Most Americans want to remain in their homes as long as possible. Aging in place hasn’t always been a viable option for many who needed extended care. With the advances in technology along with many medical breakthroughs in the past five decades, it’s now a realistic option for countless senior citizens and elderly Americans. The Centers for Medicare and Medicaid Services are going further to ensure ACA benefits for seniors across the nation.
A pilot program, known as the Independence at Home Demonstration, just completed its first year. The results are impressive and revealed many advantages a permanent program would deliver. The program provides chronically ill Medicare beneficiaries with primary care services in the home setting. In the first twelve months, 17 participating practices served more than 8,400 Medicare beneficiaries. The results were a higher quality of care for patients and lower Medicare expenditures. But those are just a few of the benefits.
“These results support what most Americans already want– that chronically ill patients can be better taken care of in their own homes. This is a great common sense way for Medicare beneficiaries to get better quality care with smarter spending from Medicare,” said CMS Acting Administrator Andy Slavitt. Citing it as a tool within the Affordable Care Act law, it can significantly bring down the long-term cost of care in a patient-centered manner.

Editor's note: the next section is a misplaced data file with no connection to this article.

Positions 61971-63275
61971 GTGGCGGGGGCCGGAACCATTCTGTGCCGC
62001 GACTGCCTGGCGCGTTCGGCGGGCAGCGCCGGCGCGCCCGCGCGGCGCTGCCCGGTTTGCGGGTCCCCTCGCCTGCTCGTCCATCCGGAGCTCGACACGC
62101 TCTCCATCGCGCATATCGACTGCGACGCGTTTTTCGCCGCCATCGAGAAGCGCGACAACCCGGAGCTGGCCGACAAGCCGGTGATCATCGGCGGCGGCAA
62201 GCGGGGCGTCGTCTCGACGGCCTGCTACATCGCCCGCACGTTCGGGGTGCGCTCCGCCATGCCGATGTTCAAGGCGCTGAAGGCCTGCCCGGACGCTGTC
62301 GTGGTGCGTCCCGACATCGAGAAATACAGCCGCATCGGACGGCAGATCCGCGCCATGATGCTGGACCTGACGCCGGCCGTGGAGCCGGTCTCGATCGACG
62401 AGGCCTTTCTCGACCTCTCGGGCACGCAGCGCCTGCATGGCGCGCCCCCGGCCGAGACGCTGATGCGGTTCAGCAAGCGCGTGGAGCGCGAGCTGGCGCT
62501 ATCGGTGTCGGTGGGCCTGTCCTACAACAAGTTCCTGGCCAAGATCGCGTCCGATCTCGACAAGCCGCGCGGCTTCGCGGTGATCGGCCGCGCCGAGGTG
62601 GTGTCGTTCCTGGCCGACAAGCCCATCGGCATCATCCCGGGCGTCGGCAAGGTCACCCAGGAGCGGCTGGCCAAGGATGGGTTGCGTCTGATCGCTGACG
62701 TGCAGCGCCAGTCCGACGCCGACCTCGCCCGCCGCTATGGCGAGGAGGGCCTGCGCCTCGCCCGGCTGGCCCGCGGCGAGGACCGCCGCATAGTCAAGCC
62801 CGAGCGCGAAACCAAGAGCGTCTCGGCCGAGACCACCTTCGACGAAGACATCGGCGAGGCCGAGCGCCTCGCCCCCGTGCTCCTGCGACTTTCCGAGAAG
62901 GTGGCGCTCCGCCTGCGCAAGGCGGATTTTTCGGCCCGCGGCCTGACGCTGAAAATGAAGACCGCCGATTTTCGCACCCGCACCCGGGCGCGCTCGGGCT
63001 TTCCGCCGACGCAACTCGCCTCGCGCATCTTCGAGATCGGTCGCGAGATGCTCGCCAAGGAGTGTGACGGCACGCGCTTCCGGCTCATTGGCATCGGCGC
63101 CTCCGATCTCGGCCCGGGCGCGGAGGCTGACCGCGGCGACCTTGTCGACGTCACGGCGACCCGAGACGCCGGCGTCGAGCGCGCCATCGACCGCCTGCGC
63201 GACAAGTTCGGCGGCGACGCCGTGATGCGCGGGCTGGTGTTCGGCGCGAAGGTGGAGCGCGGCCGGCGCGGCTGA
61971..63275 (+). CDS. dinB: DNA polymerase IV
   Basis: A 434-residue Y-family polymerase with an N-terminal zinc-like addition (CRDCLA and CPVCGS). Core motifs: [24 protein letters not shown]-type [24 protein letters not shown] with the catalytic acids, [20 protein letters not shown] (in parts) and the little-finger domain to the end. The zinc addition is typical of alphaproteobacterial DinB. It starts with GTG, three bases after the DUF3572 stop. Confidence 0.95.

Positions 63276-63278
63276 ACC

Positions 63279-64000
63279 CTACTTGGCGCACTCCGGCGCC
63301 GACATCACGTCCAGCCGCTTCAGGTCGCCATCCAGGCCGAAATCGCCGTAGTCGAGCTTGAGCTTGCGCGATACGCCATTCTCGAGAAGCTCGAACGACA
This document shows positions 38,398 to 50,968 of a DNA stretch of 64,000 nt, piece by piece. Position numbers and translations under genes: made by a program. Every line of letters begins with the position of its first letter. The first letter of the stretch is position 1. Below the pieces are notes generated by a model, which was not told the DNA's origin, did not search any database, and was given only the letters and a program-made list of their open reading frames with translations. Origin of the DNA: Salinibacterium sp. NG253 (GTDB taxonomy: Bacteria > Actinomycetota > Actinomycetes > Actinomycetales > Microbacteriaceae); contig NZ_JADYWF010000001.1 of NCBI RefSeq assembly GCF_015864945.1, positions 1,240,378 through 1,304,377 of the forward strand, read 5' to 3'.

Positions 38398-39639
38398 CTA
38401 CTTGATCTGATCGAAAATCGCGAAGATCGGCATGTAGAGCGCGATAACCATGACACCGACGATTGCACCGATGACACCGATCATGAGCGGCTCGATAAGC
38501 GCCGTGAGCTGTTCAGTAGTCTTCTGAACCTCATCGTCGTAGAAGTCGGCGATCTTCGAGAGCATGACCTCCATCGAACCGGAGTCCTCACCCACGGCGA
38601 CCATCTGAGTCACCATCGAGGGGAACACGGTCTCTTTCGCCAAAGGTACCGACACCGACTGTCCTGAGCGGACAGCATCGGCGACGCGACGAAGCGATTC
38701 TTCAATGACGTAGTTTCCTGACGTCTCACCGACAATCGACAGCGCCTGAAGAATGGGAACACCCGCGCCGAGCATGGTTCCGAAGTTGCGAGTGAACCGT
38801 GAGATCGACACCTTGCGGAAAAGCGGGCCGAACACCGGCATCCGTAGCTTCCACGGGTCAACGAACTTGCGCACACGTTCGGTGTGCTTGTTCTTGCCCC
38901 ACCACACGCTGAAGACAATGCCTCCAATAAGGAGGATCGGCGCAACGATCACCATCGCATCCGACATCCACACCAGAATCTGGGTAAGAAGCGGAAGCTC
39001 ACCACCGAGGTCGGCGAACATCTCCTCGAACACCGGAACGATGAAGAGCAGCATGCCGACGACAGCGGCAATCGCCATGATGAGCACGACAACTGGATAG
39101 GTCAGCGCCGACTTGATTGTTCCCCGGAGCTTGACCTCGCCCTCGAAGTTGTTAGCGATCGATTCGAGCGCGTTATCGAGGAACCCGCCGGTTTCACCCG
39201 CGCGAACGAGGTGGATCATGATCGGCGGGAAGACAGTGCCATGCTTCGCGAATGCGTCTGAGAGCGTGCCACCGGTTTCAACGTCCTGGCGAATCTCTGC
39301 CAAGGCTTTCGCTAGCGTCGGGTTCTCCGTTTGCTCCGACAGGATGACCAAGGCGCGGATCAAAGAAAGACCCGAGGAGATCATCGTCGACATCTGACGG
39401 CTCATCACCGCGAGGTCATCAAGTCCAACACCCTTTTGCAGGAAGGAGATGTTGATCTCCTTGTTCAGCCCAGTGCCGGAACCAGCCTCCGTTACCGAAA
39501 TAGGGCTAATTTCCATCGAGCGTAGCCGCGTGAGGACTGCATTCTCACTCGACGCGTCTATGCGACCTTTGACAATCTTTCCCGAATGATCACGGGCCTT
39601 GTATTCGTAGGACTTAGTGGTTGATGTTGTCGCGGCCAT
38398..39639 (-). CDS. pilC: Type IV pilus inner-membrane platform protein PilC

Here are a few of the highlights:
- CMS analysis found that Independence at Home participants saved more than over $25 million in the one year test period. This equates to an average of $3,070 per participating beneficiary. This was done while also simultaneously delivering high quality patient care in the home.
- CMS will award incentive payments of $11.7 million to nine participating practices that succeeded in reducing Medicare expenditures and met designated quality goals for the first year of the demonstration.
- All 17 participating practices improved quality in at least three of the six quality measures for the demonstration. Meanwhile, four participating practices met all six quality measures.
- Medicare beneficiaries who participated had fewer hospital readmissions within 30 days.
- Follow up care was provided within 2 days of an emergency room visit and/or hospital discharge.
- They also reported having their medications identified by their provider within 48 hours of discharge from the hospital
- They used inpatient hospital and emergency department services less for conditions such as high blood pressure, asthma, diabetes or pneumonia.
Simply stated, this successful program could prove to be one of the biggest advantages to the president’s new healthcare policies. With a strong focus on quality care versus quantity, our nation’s elderly are in good hands.
While it’s an ambitious one, the goal is to begin this shift in a way that’s meaningful for patients. Ideally, these payment models and care delivery will be in place within the next year.
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